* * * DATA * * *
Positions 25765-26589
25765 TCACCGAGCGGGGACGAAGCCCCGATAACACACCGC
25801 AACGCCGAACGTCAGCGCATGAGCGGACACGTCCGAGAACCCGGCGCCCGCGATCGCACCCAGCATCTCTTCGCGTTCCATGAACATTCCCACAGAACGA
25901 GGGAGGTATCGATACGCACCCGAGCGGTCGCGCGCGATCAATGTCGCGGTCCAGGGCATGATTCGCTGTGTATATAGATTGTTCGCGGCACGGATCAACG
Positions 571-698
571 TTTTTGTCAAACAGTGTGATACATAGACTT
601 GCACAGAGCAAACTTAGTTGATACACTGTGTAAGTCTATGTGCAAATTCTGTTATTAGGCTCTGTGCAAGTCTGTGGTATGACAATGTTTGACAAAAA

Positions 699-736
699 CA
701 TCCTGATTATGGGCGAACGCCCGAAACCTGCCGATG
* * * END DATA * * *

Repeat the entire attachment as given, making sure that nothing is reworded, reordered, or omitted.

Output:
Positions 25765-26589
25765 TCACCGAGCGGGGACGAAGCCCCGATAACACACCGC
25801 AACGCCGAACGTCAGCGCATGAGCGGACACGTCCGAGAACCCGGCGCCCGCGATCGCACCCAGCATCTCTTCGCGTTCCATGAACATTCCCACAGAACGA
25901 GGGAGGTATCGATACGCACCCGAGCGGTCGCGCGCGATCAATGTCGCGGTCCAGGGCATGATTCGCTGTGTATATAGATTGTTCGCGGCACGGATCAACG
Positions 571-698
571 TTTTTGTCAAACAGTGTGATACATAGACTT
601 GCACAGAGCAAACTTAGTTGATACACTGTGTAAGTCTATGTGCAAATTCTGTTATTAGGCTCTGTGCAAGTCTGTGGTATGACAATGTTTGACAAAAA

Positions 699-736
699 CA
701 TCCTGATTATGGGCGAACGCCCGAAACCTGCCGATG